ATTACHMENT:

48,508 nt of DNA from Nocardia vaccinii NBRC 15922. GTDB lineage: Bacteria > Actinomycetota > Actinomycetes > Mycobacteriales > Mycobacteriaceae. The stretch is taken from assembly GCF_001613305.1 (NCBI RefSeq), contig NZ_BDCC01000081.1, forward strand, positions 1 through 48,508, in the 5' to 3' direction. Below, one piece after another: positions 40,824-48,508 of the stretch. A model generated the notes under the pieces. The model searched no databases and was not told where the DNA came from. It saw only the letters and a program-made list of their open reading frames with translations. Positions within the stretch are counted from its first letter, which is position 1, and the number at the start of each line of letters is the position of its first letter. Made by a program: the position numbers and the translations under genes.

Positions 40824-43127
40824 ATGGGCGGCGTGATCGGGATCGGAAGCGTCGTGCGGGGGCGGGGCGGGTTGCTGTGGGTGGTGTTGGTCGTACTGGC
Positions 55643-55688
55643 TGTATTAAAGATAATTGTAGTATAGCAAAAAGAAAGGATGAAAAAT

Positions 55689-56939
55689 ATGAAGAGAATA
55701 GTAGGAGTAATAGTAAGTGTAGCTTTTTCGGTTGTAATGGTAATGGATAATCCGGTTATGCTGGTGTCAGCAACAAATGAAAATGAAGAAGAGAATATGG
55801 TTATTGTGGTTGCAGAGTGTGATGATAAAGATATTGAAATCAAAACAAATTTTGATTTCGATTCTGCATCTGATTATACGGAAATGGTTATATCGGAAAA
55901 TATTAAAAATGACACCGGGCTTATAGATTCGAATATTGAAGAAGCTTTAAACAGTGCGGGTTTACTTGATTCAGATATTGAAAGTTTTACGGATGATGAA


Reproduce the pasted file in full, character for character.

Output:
48,508 nt of DNA from Nocardia vaccinii NBRC 15922. GTDB lineage: Bacteria > Actinomycetota > Actinomycetes > Mycobacteriales > Mycobacteriaceae. The stretch is taken from assembly GCF_001613305.1 (NCBI RefSeq), contig NZ_BDCC01000081.1, forward strand, positions 1 through 48,508, in the 5' to 3' direction. Below, one piece after another: positions 40,824-48,508 of the stretch. A model generated the notes under the pieces. The model searched no databases and was not told where the DNA came from. It saw only the letters and a program-made list of their open reading frames with translations. Positions within the stretch are counted from its first letter, which is position 1, and the number at the start of each line of letters is the position of its first letter. Made by a program: the position numbers and the translations under genes.

Positions 40824-43127
40824 ATGGGCGGCGTGATCGGGATCGGAAGCGTCGTGCGGGGGCGGGGCGGGTTGCTGTGGGTGGTGTTGGTCGTACTGGC
Positions 55643-55688
55643 TGTATTAAAGATAATTGTAGTATAGCAAAAAGAAAGGATGAAAAAT

Positions 55689-56939
55689 ATGAAGAGAATA
55701 GTAGGAGTAATAGTAAGTGTAGCTTTTTCGGTTGTAATGGTAATGGATAATCCGGTTATGCTGGTGTCAGCAACAAATGAAAATGAAGAAGAGAATATGG
55801 TTATTGTGGTTGCAGAGTGTGATGATAAAGATATTGAAATCAAAACAAATTTTGATTTCGATTCTGCATCTGATTATACGGAAATGGTTATATCGGAAAA
55901 TATTAAAAATGACACCGGGCTTATAGATTCGAATATTGAAGAAGCTTTAAACAGTGCGGGTTTACTTGATTCAGATATTGAAAGTTTTACGGATGATGAA